Patricia Campbell, MBChB
Dr. Campbell is a Professor in the Division of Nephrology and Transplant at the University of Alberta and Medical Director of the Histocompatibility Laboratory at University of Alberta Hospitals. Her main areas of interest include sensitization post-transplantation and antibody mediated rejection.
Competitors for the Transplantation Region
What is a Pathogenic Donor Specific Antibody (DSA)?
The term pathogenic means the potential to cause disease. Are all DSA harmful to the graft? Or do they all have the potential to cause harm? Not all DSA crossed at the time of transplant will result in antibody mediated rejection (ABMR), but when ABMR develops the outcomes are inferior.
The challenge has been to predict which recipients will develop a memory response when exposed to HLA mismatches that they have previously been sensitized to. Ideally, it is preferable if a donor can be found to which there is no pre-transplant DSA. However, for sensitized recipients, a DSA-negative donor may be difficult to find or significantly delay the time to transplant.
Characteristics of DSA that are associated with a greater risk of developing ABMR have been a subject of many studies. These include, but are not restricted to; antibody titre, ability to bind complement, IgG subclass locus, and antigen expression on tissue. In addition, the mode of sensitization may impact the risk of a memory response and risk for ABMR.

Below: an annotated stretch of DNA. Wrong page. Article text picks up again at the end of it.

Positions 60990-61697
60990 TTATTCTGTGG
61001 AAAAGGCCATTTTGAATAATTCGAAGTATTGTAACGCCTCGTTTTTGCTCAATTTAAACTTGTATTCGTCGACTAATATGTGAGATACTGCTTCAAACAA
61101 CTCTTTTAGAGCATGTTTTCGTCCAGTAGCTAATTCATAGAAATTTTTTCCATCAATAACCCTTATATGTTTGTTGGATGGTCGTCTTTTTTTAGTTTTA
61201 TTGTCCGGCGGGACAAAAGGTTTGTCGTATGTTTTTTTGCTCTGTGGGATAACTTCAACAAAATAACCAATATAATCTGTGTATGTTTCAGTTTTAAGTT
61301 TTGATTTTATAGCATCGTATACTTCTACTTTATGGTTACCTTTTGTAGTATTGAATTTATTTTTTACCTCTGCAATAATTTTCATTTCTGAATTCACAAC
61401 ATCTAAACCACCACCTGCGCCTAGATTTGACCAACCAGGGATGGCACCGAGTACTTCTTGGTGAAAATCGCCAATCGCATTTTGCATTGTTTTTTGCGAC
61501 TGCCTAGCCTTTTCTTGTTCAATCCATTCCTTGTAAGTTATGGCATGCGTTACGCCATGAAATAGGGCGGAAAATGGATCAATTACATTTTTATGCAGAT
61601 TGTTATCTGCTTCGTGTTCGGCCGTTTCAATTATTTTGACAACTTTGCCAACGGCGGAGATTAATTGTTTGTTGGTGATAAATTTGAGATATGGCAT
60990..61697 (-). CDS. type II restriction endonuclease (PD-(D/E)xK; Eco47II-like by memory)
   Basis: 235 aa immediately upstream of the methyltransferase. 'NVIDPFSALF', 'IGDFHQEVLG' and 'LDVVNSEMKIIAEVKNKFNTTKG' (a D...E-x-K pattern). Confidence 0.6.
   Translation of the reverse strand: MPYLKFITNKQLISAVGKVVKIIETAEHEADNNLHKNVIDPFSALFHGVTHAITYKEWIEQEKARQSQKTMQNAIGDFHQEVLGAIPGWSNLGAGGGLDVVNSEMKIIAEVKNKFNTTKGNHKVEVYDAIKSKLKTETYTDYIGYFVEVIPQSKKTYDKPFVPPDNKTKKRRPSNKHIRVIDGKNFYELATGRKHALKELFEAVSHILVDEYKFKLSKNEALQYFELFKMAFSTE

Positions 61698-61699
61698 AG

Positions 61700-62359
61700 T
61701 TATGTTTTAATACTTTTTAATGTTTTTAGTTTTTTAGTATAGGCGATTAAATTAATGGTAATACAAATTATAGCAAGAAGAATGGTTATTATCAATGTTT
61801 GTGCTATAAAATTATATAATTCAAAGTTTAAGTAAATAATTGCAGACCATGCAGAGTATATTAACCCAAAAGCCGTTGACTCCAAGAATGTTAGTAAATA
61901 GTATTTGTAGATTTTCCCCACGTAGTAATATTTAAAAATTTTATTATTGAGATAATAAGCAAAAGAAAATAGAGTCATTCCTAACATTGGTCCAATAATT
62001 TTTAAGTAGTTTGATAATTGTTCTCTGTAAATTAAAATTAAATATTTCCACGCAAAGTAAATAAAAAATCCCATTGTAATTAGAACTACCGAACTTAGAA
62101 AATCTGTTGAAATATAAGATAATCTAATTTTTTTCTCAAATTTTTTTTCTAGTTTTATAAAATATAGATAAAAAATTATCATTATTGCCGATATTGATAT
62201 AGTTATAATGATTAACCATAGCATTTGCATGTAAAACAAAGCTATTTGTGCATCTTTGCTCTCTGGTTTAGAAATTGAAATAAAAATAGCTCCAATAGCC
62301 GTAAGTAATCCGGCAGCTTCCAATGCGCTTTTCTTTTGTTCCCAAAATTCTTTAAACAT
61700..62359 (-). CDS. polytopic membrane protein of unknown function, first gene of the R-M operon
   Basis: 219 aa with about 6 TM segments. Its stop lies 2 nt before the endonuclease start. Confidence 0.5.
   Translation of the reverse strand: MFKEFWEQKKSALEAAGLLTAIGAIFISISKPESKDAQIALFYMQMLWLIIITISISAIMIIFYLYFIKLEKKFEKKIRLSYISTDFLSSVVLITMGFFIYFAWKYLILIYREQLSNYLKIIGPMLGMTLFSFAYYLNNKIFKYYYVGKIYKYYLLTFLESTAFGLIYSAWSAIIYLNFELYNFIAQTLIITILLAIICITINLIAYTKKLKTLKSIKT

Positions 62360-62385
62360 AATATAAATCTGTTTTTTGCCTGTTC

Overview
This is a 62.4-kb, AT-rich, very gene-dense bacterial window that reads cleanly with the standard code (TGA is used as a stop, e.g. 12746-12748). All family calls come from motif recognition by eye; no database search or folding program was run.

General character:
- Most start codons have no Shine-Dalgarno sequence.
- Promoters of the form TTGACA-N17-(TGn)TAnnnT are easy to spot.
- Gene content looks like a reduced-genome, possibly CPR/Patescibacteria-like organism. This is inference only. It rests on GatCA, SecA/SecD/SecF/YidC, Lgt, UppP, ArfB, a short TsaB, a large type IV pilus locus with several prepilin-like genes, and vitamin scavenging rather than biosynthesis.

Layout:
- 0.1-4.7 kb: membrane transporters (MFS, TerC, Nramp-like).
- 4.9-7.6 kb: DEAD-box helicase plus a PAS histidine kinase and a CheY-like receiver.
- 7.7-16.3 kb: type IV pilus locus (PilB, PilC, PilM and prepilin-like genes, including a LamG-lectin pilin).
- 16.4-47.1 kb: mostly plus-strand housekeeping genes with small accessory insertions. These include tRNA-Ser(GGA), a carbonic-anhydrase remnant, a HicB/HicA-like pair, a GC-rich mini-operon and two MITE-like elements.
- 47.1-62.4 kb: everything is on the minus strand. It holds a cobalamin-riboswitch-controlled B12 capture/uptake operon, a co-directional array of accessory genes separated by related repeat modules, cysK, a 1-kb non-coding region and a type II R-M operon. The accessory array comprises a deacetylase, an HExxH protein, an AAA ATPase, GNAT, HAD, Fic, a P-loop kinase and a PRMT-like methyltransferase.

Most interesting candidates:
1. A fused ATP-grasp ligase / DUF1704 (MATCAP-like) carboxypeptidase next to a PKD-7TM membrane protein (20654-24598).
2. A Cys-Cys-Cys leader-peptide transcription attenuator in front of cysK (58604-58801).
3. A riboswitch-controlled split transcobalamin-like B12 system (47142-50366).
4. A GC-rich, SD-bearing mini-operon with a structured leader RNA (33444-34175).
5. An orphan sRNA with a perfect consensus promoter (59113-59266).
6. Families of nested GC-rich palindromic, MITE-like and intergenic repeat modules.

Loupy et al reported the significance of C1q-positive antibodies detected post-transplantation in predicting a poor outcome but the group at the highest risk were C1q-negative pre-transplant and became C1q-positive post-transplant, so the value of this assay pre-transplant as a predicator of risk is limited. Titre is strongly correlated with C1q-positivity and the risk for AMR is greater if the titre is greater or the crossmatch is CDC-positive versus Flow XM-positive or DSA-positive by luminex single antigen bead only.
Post-transplantation, the presence of DSA is associated with the risk of AMR and early graft loss but DSA may be detected in a graft that appears to have normal function. However, a biopsy frequently shows evidence of ABMR; therefore, without pathology, the significance of DSA in serum cannot be determined and may be overlooked.
Although characteristics such as complement binding in sera are associated with a shorter time to graft loss and C4d staining, C1q-negative DSA can also impact graft outcomes.
Impact of immunosuppression or lack of it likely influences the impact of DSA but is difficult to measure. It is also challenging to correlate outcomes based on DSA measurement at one time point. Frequent monitoring of DSA shows that the titres can vary over time and, as de novo DSA is associated with non-adherence, it is likely that non-adherence continues to occur in many recipients after the diagnosis of ABMR. Weibe et al showed that when adjusting for non-adherence and clinical phenotype, C1q status and DSA titre were not independent predictors of graft loss.
Therefore, trying to predict DSA risk based on antibody characteristics is challenging. To quote H. Gebel, “If an antibody is detected it must be respected.”
– Post written by Patricia Campbell
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